Through a highly collaborative research effort led by the laboratory of Saïd Sebti, Ph.D, at the VCU Massey Comprehensive Cancer Center, a team of scientists has successfully developed a groundbreaking targeted therapy that hones in on the KRAS protein that drives some of the deadliest human cancers, including pancreatic, lung and colon tumors.
Their findings — published in Cancer Research Communications — suggest that a novel inhibitor drug could be used to target KRAS G12D, a subset of the notorious cancer-driving KRAS gene.
This research involved the combined efforts of scientists from multiple cancer centers, including three National Cancer Institute-designated cancer centers (Moffitt Cancer Center, Montefiore Einstein Comprehensive Cancer Center, University of Florida Health Cancer Center) and the Cancer Center at Illinois.
For this particular study, Sebti’s team screened a library of compounds in partnership with the Cancer Center at Illinois to identify drugs that attach themselves to KRAS and thwart it, preventing it from causing cancer.
The most potent drug they identified through this process, KRAS Binder-456 (KRB-456), was then evaluated by Sebti and his team to understand its biological mechanism of action.
They demonstrated that KRB-456 significantly inhibits the growth in mice of mutant KRAS-addicted tumors derived from pancreatic cancer patients who had not responded to, or relapsed following, traditional chemotherapy or radiation therapy.
Sebti said further investigation is planned to test this drug in combination with standard-of-care therapeutic options to explore its potential as an effective supplement to cancer treatment, or to possibly inform the development of a more potent or selective drug against KRAS G12D-driven tumors.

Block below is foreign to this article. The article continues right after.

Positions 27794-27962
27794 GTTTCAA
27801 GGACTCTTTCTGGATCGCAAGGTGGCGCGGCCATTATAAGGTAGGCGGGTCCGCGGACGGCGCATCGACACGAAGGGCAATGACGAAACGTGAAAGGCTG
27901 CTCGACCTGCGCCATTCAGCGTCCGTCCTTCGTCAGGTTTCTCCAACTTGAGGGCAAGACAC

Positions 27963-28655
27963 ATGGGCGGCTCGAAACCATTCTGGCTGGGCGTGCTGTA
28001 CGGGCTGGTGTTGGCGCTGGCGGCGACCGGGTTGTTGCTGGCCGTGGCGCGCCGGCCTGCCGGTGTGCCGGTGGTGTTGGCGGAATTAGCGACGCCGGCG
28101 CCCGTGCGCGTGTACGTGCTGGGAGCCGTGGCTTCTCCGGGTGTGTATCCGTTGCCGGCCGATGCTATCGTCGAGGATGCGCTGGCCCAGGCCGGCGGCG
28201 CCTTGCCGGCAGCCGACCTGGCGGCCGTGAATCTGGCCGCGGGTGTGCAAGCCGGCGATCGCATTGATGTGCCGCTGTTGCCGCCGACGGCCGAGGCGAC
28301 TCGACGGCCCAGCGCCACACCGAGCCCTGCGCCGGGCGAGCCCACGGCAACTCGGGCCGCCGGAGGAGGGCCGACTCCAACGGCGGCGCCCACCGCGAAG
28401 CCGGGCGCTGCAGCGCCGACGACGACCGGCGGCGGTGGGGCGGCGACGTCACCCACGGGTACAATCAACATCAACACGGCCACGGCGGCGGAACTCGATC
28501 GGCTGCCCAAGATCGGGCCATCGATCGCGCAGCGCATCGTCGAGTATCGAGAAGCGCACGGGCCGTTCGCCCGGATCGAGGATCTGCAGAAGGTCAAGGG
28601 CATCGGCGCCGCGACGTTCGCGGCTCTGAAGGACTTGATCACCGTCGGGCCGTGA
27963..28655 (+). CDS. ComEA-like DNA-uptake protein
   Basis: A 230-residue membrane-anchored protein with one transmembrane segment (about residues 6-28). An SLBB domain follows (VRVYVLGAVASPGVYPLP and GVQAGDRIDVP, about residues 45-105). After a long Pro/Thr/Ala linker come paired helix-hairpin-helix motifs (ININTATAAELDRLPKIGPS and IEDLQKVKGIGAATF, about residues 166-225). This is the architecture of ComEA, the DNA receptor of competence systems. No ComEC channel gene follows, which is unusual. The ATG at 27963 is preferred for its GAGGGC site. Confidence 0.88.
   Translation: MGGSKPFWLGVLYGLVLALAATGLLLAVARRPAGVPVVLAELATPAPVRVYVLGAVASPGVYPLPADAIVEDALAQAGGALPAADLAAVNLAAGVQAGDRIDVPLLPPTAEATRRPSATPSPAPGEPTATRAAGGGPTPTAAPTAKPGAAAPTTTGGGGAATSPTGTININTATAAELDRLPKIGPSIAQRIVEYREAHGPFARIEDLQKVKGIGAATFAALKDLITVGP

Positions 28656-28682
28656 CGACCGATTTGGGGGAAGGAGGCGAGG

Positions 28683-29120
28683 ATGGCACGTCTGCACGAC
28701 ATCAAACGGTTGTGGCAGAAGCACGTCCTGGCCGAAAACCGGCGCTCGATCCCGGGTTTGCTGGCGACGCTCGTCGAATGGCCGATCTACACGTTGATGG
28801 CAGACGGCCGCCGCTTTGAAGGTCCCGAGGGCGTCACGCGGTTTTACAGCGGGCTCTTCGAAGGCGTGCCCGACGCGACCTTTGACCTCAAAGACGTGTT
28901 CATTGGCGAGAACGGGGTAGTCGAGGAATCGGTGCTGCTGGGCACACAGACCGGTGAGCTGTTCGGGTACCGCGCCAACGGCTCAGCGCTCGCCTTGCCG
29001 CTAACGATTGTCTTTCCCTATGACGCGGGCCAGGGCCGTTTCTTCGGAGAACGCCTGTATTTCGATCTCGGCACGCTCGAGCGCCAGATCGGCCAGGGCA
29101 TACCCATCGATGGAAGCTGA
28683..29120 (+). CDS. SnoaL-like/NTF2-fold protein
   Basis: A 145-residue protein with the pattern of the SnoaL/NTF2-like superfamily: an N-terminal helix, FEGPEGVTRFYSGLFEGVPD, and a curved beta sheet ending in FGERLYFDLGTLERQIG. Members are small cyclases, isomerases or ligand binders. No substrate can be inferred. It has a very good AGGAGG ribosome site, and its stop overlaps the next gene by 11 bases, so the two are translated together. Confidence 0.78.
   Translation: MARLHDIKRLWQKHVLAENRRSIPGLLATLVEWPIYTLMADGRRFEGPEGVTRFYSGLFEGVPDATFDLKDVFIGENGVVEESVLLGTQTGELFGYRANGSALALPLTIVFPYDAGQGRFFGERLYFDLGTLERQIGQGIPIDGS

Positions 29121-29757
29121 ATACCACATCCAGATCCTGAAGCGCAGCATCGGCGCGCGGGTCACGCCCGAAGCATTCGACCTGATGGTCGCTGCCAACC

More than 90% of pancreatic cancers, about 35% of colon tumors and roughly one-quarter of lung tumors have a mutant KRAS gene, Sebti said.
Through innovative collaborations and cutting-edge technology, the lab strives to unravel the complexities of cancer and develop novel strategies for effective treatment of disease.
Aslamuzzaman Kazi, Alok Ranjan, Vasantha Kumar M.V., Bogos Agianian, Martin Garcia Chavez, Vignesh Vudatha, Rui Wang, Rajanikanth Vangipurapu, Liwei Chen, Perry Kennedy, Karthikeyan Subramanian, Jonathan C.K. Quirke, Francisca Beato, Patrick Underwood, Jason B. Fleming, Jose Trevino, Paul J. Hergenrother, Evripidis Gavathiotis, Said M. Sebti. Discovery of KRB-456, a KRAS G12D switch-I/II allosteric pocket binder that inhibits the growth of pancreatic cancer patient-derived tumors. Cancer Research Communications, 2023; DOI: 10.1158/2767-9764.CRC-23-0222
Virginia Commonwealth University. (2023, December 18). Promising anticancer drug targeting KRAS protein. ScienceDaily. Retrieved December 26, 2023 from www.sciencedaily.com/releases/2023/12/231218125931.htm
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